Over the past year leading Manitoba legal actors have launched a series of measures that aim to raise awareness within the province’s legal profession over the principle of legislative bilingualism, ensure that lawyers are mindful of clients’ language rights, and to respond to a growing need for legal services in French due to increased immigration from French-speaking nations, according to legal pundits. Unlike the other provinces, except Quebec and New Brunswick, Manitoba has a constitutional requirement of judicial bilingualism.
Tarik Daoudi, general manager, Association des juristes d’expression française du Manitoba
Many “traditional” Franco-Manitobans, proficient in both English and French, have long been satisfied receiving legal services in English, often having exchanges with their counsel in French but ending up filing documents in English, even though they have a constitutional right to do so in French, explained Daoudi.
But there’s been a demographic change in the French-speaking population in Manitoba, added Daoudi. Since Manitoba created the Provincial Nominee Program in 1998, more than 170,000 immigrants and their families have arrived in the province, according to the 2023 Report of the Immigration Advisory Council. The report notes that Manitoba is “uniquely situated to acquire” more francophone immigrants due to the bilingual nature of the province. Out of a population of 1.3 million, 970,000 Manitobans said their mother tongue was English, nearly 37,000 declared it was French, and almost 300,000 stated it was neither of the official languages, reveals the 2021 census by Statistics Canada.
“Many newcomers come to settle in our province, believing that it is perhaps a little more bilingual in practical terms than it really is, and who are much more comfortable in French than in English,” said Daoudi. “So there’s a whole new population that really needs legal services in French, particularly in family law.”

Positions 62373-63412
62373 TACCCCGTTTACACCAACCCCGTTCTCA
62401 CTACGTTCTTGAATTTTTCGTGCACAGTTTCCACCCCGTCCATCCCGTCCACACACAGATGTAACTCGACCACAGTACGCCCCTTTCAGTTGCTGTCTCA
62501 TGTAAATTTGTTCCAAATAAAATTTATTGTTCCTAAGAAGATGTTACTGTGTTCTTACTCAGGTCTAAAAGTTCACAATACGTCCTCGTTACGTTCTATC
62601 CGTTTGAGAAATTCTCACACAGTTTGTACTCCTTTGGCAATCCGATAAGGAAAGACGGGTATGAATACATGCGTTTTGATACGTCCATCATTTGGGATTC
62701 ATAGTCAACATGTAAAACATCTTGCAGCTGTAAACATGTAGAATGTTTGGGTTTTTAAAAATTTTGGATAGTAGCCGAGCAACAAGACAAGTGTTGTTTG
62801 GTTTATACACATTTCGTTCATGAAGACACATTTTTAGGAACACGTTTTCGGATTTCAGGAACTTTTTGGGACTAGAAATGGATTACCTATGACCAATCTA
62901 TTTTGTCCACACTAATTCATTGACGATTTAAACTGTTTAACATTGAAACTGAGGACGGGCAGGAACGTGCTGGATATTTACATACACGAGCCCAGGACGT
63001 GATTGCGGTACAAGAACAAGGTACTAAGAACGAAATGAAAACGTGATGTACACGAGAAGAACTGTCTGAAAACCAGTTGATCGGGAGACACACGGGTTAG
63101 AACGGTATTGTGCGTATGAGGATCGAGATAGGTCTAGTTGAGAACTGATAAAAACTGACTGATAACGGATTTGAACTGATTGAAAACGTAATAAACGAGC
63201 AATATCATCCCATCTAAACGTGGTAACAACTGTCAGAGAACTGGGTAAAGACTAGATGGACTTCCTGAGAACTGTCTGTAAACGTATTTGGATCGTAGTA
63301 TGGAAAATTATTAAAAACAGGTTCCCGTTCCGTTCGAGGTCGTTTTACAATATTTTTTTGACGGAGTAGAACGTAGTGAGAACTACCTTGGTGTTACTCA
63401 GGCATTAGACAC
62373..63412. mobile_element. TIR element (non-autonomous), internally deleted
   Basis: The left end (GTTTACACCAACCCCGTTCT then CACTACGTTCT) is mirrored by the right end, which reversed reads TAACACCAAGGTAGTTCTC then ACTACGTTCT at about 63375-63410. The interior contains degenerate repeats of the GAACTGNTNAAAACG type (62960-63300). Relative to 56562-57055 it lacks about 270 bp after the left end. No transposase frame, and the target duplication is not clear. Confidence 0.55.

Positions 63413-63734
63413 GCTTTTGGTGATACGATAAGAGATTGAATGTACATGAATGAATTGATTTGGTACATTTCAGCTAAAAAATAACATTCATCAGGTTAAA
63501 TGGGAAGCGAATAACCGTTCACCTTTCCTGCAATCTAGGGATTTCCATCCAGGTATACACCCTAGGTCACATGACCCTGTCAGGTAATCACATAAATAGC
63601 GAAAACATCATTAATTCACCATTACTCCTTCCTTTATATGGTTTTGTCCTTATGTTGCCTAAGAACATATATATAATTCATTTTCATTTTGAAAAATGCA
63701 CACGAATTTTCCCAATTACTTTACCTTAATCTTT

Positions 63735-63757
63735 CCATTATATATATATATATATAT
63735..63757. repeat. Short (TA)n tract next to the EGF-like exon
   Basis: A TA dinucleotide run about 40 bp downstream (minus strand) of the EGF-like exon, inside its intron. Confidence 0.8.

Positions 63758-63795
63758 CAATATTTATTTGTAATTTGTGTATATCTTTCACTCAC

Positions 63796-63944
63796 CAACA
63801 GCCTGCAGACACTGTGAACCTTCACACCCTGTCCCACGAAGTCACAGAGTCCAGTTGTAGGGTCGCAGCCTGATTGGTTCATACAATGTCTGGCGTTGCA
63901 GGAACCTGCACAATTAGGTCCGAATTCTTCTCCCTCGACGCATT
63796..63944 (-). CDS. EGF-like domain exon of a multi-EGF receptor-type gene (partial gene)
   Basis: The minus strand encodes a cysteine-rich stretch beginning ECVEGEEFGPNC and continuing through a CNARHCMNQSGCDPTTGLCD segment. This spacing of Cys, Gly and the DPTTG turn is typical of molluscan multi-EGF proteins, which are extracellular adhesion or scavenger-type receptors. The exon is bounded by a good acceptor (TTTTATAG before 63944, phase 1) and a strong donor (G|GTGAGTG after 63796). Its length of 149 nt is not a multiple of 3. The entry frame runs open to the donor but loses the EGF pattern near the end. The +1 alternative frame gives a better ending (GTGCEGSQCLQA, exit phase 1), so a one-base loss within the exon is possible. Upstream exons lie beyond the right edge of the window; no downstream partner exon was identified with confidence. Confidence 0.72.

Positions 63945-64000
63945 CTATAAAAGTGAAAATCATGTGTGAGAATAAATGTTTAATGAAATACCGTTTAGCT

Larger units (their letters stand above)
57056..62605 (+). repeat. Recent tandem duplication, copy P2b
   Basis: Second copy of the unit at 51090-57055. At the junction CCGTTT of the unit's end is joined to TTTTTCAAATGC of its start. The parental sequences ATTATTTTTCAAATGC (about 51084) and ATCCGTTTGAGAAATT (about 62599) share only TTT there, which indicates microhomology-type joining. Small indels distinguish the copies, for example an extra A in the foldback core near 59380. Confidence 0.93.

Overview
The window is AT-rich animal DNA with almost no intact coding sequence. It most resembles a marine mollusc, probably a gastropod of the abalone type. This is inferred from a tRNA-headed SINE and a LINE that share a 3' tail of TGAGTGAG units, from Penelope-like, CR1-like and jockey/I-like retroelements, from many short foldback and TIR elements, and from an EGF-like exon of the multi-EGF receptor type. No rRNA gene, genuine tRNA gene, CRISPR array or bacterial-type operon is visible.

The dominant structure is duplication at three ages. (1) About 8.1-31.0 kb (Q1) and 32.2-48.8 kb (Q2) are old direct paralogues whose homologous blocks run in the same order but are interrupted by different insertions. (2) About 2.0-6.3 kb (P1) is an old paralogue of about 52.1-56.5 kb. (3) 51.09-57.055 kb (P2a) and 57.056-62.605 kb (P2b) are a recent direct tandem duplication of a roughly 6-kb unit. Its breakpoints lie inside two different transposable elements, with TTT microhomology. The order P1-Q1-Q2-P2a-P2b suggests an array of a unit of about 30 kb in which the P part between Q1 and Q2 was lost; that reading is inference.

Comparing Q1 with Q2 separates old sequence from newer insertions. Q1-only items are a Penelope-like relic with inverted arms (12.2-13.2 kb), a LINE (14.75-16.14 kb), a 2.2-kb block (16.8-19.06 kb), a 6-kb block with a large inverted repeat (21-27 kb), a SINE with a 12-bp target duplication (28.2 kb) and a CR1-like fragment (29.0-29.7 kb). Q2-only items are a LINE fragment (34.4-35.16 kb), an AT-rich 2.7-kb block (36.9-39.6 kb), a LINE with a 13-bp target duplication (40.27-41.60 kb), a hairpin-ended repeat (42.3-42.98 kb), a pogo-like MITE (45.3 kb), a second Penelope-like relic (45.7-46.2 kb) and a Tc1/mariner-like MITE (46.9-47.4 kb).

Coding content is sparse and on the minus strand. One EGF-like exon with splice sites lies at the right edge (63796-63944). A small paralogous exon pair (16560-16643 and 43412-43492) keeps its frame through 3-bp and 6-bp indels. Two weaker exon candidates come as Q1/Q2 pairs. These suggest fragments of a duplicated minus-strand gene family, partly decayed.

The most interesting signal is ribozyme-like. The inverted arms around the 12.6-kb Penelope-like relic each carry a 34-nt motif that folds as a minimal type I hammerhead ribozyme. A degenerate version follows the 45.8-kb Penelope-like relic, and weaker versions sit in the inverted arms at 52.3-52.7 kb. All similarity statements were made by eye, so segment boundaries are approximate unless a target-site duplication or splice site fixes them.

The Manitoba legal community is attempting to bridge that gap. In April 2022, the Court of King’s Bench set the tone by publishing a notice that required briefs and pleadings filed by parties to contain both English and French versions of the bilingual provisions cited in them, followed by the Manitoba Court of Appeal five months later in August, a move emulated by the Provincial Court this past March. “This will have practical impacts when there are small differences in interpretation between the two versions of a law,” said Daoudi.
More recently still, in February benchers at the Law Society of Manitoba gave final approval to amendments approved to commentaries to Rules 3.2-2A and 3.2-2B of the Code of Professional Conduct. Under these two rules, lawyers have a duty to inform clients of their language rights, and they must not take on a case unless they are competent to deliver services in the client’s official language of choice. The actual wording of the two rules did not change but the commentaries, which flesh out the obligations and which were done in collaboration with the AJEFM, have become more expansive, said Darcia Senft, director of policy and ethics at the Manitoba law society. More information has been added regarding s. 23 of the Manitoba Act, 1870 and the clients’ rights to full and equal access to the laws and to the courts in Manitoba in both French and English. The modifications also address s. 23.2 of the Divorce Act that grants individuals the right to instigate proceedings in either official language.
Darcia Senft, director of policy and ethics, Law Society of Manitoba
But the law society’s efforts will not stop there. Fully aware that lawyers “are busy people” who don’t always read commentaries, the law society intends in the near future to issue a practice direction that will expand on the commentaries, said Senft. Also in the works, and in collaboration with AJEFM, is Continuing Professional Development activity, most likely a webinar with a panel of speakers, that will be primarily tailored to lawyers who do not have the required language skills to provide their professional services in French, added Senft.